Tampa Bay Lightning v Boston Bruins - Game Five

Could home ice advantage tilt things in the Boston Bruins’ favor?

When it comes to professional sports, it’s often difficult to accurately gauge the impact of home field advantage. That’s true to some extent with the NHL, but there are some tangible advantages to go with superficial or imaginary ones (such as loud fans cheering you on … and maybe intimidating officials into making calls they wouldn’t normally make?).

The biggest advantage is that the home coach receives the last line change. That might be exceedingly relevant in the face of Alex Burrows’ overtime game-winner in Game 2; as the Vancouver Province points out, Andrew Ference probably wouldn’t have been on the ice if Claude Julien was certain he would get the matchup he wanted. The Boston Bruins can get the matchups they want more often in Games 3 and 4, which might be a big difference-maker in a series that has been skin-tight so far.

Home team centers also have an advantage in the faceoff circle (and not just because coaches can pick and choose which centers face off against each other). The away center must place his stick on the ice first before the puck drops, giving the home center a slightly better chance to win. Take a quick look at how the major faceoff men on both teams have done in home and away games during the playoffs.

Boston’s faceoff guys (minimum 150 FO’s taken)

Patrice Bergeron at home: 130-62 (67.7 percent); away: 123-92 (57.2 percent)
David Krejci at home: 91-80 (53.2 percent); away: 75-75 (50 percent)
Chris Kelly at home: 48-53 (47.5 percent); away: 34-48 (41.5 percent)
Note: Of the Bruins who took at least 100 faceoffs in the playoffs, Rich Peverley is the only center with a better road winning percentage (54.2) than at home (52.5).

Vancouver’s faceoff guys (minimum 150 FO’s taken)

Ryan Kesler at home: 159-125 (56 percent); away: 117-104 (52.9 percent)
Henrik Sedin at home: 110-142 (43.6 percent); away: 78-84 (48.2 percent)
Maxim Lapierre at home: 53-62 (46.1 percent); away: 48-41 (53.9 percent)

As you can see, Boston centers see a dramatic improvement in their faceoff winning abilities … yet the Canucks are inexplicably better in the faceoff circle on the road. It’s probably worth mentioning that Vancouver has played five more home than road games so far, so that sample size difference might explain the discrepancy a bit.

Either way, home ice advantage might help the Bruins gain more puck control and thus alleviate some (but not all) of their decision-making ills.

Home and road records in regular season and playoffs

Boston in the regular season: Home: 22-13-6; Road: 24-12-5
Boston in the playoffs: Home: 7-3; Road: 5-5

Vancouver in the regular season: Home: 27-9-5; Road: 27-10-4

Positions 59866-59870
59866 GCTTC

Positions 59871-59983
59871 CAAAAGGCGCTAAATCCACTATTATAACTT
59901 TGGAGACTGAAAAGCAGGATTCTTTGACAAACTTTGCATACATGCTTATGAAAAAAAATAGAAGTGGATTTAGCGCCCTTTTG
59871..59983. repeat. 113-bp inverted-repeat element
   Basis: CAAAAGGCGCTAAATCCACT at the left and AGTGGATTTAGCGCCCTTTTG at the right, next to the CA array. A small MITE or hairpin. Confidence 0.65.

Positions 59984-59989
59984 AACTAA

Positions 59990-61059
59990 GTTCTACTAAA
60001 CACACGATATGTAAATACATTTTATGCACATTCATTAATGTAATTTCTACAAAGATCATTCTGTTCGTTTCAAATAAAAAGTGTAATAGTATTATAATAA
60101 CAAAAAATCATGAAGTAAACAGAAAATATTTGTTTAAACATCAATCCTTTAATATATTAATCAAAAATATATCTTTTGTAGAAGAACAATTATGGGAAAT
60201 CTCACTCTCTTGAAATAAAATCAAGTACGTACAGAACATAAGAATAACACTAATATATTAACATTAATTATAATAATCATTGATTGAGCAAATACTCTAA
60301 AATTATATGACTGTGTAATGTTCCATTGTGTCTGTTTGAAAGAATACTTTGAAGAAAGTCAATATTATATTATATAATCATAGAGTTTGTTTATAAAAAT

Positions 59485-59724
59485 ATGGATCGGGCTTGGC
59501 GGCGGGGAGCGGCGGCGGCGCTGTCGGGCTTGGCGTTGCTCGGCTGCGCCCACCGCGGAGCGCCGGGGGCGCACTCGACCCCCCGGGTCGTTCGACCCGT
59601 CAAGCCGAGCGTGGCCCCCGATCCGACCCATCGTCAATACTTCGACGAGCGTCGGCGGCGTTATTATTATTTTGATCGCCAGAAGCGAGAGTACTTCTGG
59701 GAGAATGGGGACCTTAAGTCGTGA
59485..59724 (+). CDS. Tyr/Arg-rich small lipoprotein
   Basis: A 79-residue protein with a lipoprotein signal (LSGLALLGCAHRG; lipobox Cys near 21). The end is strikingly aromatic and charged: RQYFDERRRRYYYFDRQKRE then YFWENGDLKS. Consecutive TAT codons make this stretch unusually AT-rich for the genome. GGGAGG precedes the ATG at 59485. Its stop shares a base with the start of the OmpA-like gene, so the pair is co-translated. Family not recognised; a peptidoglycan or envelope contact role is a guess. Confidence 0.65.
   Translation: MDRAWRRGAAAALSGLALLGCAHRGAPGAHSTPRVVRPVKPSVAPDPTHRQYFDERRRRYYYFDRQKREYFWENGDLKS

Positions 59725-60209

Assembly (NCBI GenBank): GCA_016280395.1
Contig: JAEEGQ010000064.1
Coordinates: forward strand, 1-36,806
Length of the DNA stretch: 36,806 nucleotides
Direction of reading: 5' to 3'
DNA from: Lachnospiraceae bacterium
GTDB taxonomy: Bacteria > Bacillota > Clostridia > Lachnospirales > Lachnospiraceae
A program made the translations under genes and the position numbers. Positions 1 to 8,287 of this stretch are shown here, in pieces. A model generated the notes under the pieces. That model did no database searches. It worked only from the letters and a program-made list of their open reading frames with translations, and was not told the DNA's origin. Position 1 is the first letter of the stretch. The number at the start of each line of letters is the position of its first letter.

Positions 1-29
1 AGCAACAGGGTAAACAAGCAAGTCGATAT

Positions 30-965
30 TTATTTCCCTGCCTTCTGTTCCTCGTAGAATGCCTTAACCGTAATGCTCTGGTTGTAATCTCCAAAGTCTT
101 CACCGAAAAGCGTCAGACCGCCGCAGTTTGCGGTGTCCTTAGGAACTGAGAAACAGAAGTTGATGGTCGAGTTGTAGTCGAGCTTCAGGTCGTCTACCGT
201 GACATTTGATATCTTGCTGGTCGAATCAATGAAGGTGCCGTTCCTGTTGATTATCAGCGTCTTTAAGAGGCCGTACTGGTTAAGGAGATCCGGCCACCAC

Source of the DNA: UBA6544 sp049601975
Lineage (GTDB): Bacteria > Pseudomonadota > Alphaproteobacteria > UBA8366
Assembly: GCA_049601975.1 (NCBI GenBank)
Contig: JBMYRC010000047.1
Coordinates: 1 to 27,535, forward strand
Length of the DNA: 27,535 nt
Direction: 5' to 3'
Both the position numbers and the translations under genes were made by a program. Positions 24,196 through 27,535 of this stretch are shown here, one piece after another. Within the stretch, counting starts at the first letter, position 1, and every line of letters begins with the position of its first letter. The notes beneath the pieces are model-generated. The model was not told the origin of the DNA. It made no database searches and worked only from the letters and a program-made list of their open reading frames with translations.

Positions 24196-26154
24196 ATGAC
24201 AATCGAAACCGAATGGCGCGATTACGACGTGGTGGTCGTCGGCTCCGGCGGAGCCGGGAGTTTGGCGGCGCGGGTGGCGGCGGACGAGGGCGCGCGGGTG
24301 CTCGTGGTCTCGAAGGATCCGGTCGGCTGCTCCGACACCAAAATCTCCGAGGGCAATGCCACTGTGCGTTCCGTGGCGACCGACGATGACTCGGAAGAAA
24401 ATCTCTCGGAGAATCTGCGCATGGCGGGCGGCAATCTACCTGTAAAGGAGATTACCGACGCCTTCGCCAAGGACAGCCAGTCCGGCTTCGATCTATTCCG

Vancouver in the playoffs: Home: 9-3; Road: 5-3

As you can see, both teams were pretty balanced at home and on the road in the regular season but have been significantly stronger at home in the postseason. (The Bruins came into the finals with a 5-3 road record while the Canucks came in 7-3 at home, obviously.)

It makes sense that each squad leans on the advantages of playing at home a bit more in the playoffs. With more concern for matchups (and time to break down video to exploit those matchups) in a best-of-seven series, the last change and faceoff advantages make a difference. Perhaps the teams are also a little less nervous about putting on a good show in front of their fans in the postseason as well, realizing that crowds are delighted by wins more than anything else during this time of year.

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So, will these advantages add up to a win or two for Boston in the next two contests? The games have been awfully close so far, but if the Bruins fall behind in Game 3, they might worry about their fans turning on them. Either way, you can find out what happens by watching the game tonight on Versus at 8 p.m. ET.

Colton Orr — one of the last enforcers — has retired

Florida Panthers' George Parros (22) and Toronto Maple Leafs' Colton Orr (28) fight during the first period of an NHL hockey game in Sunrise, Fla., Monday, Feb. 18, 2013.  (AP Photo/J Pat Carter)
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After 477 games, 12 goals, 12 assists and — most notably — 1,186 penalty minutes, Colton Orr has retired from the NHL.

“I feel privileged to have played for a decade in the NHL and to have had the support of four great organizations in Boston, New York, Toronto and Calgary,” Orr, 34, said, via the NHLPA. “I am grateful to have had the opportunity to play with great teammates and against great players, many of whom have become great friends.”

Undrafted out of the WHL, Orr was a prototypical enforcer, the kind that few teams carry anymore. In 2009-10, he fought 23 times in 82 games for the Toronto Maple Leafs, piling up 239 PIMs in the process. That was the most he ever fought in a single NHL season. But he dropped the gloves 36 times for the Providence Bruins in 2003-04 and 33 times in 2004-05, per hockeyfights.com

In the NHL, Orr had a couple of infamous bouts with fellow tough guy George Parros — one that ended with Orr going face-first into the ice and suffering a season-ending concussion, another with Parros getting knocked out and leaving on a stretcher.

“I look forward now to the next chapter of my life which I could not be happier to share with the two loves of my life — my wife Sabrina and daughter, Charlotte,” Orr said. “They are the two consistently bright lights in my life who have made the darker parts of my journey a very bright part of a very fulfilling career.”

Related: ‘The game has changed’

No chemistry issues or character problems here, says Wild GM

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Reflecting on a year in which pundits saw mostly regression and a lack of team cohesion, Wild GM Chuck Fletcher took to the podium on Thursday to reflect on what he called a “disappointing” campaign.

Among the key takeaways:

There’s no chemistry issue on our team.

Not surprising Fletcher had to go here.

In mid-February, the club was forced to fire head coach Mike Yeo amid rumblings the players had tuned him out — which, not coincidentally, came amid a horrific losing streak.